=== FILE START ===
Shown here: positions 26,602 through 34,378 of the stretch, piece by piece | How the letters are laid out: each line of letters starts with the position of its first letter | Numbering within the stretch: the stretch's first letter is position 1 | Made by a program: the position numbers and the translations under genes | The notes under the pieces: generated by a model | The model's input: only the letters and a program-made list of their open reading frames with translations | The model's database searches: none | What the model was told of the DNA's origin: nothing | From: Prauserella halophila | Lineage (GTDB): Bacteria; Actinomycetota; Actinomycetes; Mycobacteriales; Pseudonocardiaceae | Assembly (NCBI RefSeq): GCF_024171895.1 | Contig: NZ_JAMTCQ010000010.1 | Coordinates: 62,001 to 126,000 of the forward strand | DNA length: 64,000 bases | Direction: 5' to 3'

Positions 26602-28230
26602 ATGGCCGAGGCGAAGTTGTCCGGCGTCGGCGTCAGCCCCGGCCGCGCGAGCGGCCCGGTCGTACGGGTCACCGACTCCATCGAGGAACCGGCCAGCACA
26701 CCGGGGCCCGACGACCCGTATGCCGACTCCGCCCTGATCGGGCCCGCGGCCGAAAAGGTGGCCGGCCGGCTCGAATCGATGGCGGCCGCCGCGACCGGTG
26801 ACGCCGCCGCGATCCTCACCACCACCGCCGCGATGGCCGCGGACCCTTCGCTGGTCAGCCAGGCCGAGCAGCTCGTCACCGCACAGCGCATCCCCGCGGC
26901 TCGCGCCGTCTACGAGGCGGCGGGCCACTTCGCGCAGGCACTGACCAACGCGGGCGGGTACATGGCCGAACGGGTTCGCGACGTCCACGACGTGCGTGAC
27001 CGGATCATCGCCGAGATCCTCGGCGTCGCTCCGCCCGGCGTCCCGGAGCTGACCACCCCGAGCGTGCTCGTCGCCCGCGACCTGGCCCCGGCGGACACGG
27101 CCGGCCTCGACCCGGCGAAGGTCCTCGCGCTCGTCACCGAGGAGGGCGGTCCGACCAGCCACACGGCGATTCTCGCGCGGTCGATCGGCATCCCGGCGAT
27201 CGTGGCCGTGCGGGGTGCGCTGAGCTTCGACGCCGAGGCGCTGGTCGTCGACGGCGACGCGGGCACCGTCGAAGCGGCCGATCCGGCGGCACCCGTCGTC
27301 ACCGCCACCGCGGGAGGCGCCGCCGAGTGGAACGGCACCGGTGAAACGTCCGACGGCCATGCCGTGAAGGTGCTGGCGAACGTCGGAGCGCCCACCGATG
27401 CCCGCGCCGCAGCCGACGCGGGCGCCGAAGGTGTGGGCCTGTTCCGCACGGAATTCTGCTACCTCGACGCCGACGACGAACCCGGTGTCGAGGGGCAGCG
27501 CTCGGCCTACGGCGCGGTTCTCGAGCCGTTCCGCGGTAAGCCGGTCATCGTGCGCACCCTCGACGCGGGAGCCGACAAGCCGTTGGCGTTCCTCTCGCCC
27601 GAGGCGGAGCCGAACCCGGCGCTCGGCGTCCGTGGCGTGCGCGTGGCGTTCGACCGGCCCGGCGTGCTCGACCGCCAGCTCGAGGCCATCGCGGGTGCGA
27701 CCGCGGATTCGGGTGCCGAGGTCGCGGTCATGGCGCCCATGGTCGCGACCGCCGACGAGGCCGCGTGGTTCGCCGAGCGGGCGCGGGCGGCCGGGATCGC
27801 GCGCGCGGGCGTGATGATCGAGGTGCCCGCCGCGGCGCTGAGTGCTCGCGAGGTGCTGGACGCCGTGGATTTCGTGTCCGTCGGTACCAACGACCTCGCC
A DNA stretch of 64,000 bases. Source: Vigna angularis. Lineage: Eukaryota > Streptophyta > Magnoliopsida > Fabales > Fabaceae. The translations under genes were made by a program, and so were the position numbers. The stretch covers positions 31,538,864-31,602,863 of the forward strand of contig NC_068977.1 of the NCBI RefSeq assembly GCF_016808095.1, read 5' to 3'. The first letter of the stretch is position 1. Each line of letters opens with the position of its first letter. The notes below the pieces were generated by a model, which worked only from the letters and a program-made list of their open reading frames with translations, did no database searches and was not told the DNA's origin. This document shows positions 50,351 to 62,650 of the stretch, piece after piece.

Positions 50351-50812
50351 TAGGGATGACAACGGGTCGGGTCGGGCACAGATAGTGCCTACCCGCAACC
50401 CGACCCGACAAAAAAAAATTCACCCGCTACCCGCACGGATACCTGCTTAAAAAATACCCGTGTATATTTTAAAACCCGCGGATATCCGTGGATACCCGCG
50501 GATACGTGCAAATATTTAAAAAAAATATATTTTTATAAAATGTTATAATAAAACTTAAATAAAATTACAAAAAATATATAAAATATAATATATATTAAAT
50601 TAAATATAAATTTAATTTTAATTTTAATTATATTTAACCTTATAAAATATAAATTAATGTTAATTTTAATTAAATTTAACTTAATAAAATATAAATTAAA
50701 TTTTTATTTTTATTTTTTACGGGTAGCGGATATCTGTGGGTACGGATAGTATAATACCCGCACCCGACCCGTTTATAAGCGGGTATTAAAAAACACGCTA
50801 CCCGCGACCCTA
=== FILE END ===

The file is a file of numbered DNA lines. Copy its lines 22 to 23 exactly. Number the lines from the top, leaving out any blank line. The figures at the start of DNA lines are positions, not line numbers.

50701 TTTTTATTTTTATTTTTTACGGGTAGCGGATATCTGTGGGTACGGATAGTATAATACCCGCACCCGACCCGTTTATAAGCGGGTATTAAAAAACACGCTA
50801 CCCGCGACCCTA